RUSSELL – A total of $2-million in provincial funding will allow the United Counties of Prescott and Russell (UCPR) to establish an inter-municipal transit system as well as a transportation service for vulnerable individuals.

The first subsidy of $1.5-million will allow for the creation of a mini-bus route offering about 20 seats and reserved wheelchair spaces, operating from Monday to Friday at fixed hours. Calls for tenders will soon be released for the hiring of a consultant who will work closely with the UCPR’s Economic Development and Tourism Office in order to facilitate the establishment of such a service.

The public will also be asked to voice its opinion on schedules and routes that would be ideal for the region. Public consultations could be held towards the end of June.

“This project is an essential development tool and it is very likely that this transportation service will facilitate employment. Public transit has always been an obstacle for people looking to settle in a rural area – and now, they will have the option of a service here,” explained Carole Lavigne, economic development and tourism director for the UCPR.

Spread over five years, these funds are provided through the Ontario Ministry of Transportation’s Community Transportation Grant Program. It should be noted that the UCPR’s pilot project was chosen according to an evaluation based on merit and relevance to the community. The regional government is therefore part of 40 municipalities that were selected for pilot transportation projects.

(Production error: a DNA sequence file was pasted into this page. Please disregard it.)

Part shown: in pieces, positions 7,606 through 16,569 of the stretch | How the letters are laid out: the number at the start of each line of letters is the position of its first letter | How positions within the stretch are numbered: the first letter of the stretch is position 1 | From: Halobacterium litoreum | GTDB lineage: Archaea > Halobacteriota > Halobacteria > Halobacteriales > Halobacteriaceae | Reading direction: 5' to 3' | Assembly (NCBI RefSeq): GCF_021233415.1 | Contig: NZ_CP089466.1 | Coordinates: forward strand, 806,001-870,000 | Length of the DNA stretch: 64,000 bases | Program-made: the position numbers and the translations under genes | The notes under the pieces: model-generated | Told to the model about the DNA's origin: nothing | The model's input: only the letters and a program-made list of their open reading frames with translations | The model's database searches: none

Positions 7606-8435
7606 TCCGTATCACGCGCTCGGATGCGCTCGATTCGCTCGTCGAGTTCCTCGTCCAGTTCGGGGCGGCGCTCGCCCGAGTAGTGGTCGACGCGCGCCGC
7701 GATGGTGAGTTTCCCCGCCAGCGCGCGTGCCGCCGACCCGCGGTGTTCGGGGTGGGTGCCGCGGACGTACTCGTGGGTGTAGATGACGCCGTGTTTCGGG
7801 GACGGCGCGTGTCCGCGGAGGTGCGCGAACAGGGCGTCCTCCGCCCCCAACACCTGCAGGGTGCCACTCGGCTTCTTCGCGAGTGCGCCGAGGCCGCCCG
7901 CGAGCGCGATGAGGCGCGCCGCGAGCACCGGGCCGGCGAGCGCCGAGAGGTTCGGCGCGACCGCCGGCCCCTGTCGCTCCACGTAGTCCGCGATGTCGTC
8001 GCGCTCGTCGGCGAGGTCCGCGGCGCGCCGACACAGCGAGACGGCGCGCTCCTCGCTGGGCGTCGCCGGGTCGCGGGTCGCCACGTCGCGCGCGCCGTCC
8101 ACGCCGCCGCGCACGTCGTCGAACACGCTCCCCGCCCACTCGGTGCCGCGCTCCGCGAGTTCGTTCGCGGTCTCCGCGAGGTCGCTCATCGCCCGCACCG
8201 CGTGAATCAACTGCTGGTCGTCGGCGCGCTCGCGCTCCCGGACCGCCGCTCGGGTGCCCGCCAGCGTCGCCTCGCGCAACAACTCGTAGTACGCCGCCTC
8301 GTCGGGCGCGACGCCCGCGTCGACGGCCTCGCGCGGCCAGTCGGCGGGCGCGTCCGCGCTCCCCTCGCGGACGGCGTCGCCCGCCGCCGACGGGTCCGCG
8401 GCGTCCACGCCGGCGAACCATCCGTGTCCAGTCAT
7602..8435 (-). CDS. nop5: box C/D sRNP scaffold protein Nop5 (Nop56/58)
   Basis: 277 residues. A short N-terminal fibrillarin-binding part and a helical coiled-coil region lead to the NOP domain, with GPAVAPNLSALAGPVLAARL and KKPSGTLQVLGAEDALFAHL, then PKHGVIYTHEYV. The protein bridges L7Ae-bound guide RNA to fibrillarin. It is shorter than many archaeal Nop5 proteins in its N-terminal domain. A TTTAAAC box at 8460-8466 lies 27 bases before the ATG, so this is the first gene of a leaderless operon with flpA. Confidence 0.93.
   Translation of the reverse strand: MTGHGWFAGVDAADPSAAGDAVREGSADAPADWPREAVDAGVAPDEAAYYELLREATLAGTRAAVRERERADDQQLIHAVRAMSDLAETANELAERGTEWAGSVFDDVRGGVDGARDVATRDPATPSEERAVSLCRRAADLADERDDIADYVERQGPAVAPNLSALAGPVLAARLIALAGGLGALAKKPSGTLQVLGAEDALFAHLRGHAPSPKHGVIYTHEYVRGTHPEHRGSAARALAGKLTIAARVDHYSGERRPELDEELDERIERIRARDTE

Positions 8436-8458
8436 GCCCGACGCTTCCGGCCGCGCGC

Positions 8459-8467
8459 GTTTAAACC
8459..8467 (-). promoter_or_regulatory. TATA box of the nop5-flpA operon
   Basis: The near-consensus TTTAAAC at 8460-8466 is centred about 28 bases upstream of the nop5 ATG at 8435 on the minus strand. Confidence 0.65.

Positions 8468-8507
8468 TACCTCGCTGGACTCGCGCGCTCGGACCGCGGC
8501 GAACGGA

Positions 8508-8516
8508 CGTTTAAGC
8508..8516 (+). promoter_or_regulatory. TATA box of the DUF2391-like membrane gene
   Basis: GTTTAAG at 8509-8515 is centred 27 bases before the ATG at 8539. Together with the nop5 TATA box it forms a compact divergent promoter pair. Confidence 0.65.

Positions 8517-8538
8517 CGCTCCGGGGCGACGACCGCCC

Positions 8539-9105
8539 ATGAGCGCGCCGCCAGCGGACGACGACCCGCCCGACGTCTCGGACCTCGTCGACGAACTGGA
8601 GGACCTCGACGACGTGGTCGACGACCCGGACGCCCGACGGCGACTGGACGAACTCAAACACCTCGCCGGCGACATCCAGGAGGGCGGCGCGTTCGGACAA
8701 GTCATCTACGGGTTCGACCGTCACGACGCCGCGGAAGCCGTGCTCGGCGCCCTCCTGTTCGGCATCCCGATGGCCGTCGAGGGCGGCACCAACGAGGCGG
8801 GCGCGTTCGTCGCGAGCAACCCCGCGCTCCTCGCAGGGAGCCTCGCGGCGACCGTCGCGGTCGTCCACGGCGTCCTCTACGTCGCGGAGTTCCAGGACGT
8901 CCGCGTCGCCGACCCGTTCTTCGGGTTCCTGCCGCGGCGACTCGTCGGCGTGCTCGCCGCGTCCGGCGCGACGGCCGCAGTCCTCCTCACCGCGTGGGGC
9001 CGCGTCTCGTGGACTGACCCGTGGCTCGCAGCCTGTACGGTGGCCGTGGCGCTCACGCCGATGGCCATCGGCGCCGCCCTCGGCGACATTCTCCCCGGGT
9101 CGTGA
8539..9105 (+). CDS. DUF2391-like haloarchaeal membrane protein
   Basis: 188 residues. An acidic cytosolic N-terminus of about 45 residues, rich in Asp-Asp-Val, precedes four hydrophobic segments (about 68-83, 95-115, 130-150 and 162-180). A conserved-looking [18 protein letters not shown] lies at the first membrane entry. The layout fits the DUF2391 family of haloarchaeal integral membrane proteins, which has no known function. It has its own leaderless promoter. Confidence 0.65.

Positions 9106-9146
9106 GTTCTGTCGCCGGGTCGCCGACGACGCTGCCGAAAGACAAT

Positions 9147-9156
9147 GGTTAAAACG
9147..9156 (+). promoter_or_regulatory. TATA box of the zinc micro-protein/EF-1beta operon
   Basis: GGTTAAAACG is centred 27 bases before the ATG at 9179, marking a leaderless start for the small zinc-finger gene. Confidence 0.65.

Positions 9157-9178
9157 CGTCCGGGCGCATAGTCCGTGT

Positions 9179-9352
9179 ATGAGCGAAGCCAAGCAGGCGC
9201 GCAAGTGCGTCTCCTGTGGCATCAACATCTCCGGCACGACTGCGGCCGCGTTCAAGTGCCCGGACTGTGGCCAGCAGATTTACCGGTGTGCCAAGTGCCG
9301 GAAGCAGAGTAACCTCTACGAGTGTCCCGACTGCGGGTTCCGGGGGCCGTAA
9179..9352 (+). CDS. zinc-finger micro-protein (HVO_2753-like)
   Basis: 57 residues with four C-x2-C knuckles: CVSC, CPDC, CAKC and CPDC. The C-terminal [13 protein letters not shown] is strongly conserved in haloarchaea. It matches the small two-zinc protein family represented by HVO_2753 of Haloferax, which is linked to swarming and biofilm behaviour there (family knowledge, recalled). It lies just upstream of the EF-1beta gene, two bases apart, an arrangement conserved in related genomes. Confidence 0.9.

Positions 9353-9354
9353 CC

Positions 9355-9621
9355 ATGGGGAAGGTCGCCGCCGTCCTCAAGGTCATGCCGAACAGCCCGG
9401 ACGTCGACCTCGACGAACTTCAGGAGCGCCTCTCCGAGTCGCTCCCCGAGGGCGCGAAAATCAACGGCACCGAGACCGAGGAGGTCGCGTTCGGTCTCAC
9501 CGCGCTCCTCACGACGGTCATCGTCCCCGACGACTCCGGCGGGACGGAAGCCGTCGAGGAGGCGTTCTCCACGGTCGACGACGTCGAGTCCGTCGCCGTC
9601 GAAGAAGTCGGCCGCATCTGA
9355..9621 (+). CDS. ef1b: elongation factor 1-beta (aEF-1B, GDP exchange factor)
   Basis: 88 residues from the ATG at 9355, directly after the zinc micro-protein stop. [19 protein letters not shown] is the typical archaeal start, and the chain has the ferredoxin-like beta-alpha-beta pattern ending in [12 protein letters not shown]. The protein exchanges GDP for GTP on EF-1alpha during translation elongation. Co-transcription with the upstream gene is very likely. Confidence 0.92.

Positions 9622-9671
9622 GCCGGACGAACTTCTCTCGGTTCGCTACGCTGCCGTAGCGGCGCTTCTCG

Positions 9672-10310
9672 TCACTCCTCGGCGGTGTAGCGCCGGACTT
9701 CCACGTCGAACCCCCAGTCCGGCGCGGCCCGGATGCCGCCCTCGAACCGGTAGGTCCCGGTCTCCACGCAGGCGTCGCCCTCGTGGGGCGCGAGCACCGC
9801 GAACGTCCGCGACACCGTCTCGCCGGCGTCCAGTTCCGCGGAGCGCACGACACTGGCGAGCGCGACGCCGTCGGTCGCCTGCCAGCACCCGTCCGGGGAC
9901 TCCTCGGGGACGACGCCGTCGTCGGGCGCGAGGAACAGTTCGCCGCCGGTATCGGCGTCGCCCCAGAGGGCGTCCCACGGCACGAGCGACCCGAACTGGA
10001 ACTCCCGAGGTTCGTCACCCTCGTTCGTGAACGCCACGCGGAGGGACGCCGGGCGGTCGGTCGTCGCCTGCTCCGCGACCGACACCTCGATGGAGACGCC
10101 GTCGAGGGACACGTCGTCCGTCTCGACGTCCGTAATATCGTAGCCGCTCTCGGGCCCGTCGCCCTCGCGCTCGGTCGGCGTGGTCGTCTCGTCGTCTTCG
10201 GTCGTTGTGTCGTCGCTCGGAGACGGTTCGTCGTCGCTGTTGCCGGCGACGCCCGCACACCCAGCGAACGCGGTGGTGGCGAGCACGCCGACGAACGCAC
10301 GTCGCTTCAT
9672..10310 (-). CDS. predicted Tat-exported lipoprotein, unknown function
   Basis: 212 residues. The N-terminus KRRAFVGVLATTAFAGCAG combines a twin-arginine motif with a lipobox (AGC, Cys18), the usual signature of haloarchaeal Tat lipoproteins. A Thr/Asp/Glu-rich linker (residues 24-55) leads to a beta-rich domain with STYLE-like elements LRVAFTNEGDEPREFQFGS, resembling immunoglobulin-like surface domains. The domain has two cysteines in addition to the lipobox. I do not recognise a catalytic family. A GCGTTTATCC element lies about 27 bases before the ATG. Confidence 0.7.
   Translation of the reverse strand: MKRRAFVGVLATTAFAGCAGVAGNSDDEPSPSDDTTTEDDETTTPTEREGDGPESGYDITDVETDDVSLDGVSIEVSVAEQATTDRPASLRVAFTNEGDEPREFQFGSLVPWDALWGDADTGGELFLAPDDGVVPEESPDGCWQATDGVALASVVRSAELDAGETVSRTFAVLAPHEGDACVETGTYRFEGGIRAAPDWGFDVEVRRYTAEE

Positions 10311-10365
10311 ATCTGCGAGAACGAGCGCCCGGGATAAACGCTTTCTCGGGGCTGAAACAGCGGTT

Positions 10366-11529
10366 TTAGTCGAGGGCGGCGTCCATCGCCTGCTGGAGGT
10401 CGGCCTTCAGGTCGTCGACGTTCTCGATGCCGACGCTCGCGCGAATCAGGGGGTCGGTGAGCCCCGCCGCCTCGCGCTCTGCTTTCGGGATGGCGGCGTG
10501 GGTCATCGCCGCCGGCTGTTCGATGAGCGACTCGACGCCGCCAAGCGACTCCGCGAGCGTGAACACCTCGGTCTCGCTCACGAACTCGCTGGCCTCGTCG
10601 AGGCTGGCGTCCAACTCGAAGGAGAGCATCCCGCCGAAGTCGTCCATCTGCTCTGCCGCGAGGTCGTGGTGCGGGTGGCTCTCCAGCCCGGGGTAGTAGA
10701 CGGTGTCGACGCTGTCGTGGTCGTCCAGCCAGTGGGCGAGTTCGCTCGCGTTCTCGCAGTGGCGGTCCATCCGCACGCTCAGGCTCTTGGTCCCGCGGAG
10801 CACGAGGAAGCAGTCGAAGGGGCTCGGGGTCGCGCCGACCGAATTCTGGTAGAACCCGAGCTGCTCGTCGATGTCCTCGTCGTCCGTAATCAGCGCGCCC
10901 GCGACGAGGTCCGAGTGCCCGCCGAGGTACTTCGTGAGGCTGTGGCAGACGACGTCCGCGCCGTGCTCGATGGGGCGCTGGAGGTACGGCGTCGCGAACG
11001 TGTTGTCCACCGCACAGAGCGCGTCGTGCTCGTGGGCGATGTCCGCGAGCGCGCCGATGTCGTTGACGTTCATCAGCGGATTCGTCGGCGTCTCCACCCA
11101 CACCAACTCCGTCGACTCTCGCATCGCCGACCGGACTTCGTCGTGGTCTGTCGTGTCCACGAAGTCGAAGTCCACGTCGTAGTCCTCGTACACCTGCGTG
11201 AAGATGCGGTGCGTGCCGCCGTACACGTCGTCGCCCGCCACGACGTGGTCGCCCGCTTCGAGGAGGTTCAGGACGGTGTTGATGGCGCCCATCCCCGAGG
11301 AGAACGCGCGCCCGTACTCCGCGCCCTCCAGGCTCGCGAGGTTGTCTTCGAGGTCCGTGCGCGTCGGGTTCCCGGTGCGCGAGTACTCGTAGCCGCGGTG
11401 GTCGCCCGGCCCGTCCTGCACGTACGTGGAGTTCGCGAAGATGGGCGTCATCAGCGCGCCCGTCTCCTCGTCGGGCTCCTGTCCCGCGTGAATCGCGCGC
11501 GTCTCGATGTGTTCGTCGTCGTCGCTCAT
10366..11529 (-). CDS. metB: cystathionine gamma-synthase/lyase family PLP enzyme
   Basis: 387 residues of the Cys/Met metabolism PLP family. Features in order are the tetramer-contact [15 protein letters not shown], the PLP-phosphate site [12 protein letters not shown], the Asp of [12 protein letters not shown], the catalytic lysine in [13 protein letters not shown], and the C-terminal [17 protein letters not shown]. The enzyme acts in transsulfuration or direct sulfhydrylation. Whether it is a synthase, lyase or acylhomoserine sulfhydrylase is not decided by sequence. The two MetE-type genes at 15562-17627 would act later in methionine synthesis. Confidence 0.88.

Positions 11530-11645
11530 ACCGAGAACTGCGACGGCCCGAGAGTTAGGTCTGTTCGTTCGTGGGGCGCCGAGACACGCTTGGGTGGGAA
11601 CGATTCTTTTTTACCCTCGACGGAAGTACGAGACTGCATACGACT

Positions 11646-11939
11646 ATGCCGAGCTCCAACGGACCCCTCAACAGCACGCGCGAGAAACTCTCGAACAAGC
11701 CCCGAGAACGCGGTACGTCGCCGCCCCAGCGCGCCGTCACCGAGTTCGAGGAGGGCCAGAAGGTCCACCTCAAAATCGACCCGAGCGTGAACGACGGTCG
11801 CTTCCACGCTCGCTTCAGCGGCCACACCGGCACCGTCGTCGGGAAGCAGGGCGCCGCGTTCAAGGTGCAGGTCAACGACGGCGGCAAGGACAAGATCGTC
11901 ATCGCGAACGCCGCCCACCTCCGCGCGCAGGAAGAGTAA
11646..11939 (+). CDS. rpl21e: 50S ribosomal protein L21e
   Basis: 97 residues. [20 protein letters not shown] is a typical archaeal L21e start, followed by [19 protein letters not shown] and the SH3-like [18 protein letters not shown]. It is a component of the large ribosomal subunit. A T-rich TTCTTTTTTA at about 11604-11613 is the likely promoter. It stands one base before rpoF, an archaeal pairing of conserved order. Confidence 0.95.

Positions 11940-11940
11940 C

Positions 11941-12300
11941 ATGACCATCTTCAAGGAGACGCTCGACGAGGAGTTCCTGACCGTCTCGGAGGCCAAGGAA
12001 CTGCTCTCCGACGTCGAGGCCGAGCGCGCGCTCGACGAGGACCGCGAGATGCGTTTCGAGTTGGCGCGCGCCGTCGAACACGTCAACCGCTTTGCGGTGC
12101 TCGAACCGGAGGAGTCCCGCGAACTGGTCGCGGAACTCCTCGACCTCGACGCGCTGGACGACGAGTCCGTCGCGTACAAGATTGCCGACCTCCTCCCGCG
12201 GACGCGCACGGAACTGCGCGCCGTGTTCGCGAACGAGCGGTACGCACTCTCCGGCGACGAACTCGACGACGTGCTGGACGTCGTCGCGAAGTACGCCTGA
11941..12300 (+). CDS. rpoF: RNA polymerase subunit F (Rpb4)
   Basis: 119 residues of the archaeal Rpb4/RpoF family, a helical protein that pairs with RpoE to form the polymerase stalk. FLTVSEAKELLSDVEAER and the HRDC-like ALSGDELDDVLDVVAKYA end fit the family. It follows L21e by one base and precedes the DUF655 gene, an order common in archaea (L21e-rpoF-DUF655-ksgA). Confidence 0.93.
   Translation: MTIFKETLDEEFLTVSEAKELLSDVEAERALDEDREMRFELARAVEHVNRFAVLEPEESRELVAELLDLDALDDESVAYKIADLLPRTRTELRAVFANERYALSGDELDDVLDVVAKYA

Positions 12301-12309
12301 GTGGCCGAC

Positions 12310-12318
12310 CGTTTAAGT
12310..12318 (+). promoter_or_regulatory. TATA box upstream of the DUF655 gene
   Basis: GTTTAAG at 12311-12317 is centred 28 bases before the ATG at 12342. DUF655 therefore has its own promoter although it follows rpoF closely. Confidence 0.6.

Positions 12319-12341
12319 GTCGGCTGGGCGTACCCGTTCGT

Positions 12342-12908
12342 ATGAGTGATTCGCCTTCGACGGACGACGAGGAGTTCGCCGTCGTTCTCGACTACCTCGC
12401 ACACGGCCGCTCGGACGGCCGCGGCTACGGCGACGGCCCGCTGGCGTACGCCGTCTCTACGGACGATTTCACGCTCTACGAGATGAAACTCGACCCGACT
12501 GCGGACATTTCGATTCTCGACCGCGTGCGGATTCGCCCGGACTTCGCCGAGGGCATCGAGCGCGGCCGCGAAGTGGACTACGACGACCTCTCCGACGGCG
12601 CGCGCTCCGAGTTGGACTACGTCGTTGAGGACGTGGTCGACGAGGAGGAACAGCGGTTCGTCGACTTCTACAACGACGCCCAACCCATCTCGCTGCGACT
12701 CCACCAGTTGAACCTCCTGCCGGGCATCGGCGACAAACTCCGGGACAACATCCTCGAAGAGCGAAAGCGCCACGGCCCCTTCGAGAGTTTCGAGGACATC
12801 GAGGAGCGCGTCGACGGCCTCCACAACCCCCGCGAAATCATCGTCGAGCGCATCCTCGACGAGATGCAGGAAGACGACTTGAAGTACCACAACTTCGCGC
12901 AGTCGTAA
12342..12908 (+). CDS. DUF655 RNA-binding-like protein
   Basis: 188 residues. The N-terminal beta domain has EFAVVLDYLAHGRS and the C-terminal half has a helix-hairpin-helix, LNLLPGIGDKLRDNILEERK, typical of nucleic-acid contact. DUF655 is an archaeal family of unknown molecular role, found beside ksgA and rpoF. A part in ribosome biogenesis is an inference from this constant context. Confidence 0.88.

“One of my priorities for 2018 was to find an effective solution to facilitate the movement of residents between our region’s eight municipalities,” added Pierre Leroux, chair of the UCPR Economic and Tourism Development Committee and mayor of the Township of Russell. “I am extremely pleased with this announcement and the benefits that it will have for our region.”

A second $500,000 grant for a community transportation project will target more vulnerable individuals living in rural areas such as the elderly, people with disabilities, women in abusive situations and single mothers. The use of vehicles will be coordinated by the Champlain Community Transportation Collaborative together with several community partners such as Maison Interlude, Groupe Action, Prescott-Russell Community Services, the Hawkesbury General Hospital, Novas Centre, CALACS francophone de Prescott-Russell, the Prescott-Russell Coalition to End Violence Against Women, Prescott-Russell Victim Services, Le Phénix, Valoris, and the UCPR’s Social Services Department.

“This announcement is important for the region because it will finally break the isolation of the most vulnerable people in our society,” said Muriel Lalonde, general manager of Maison Interlude.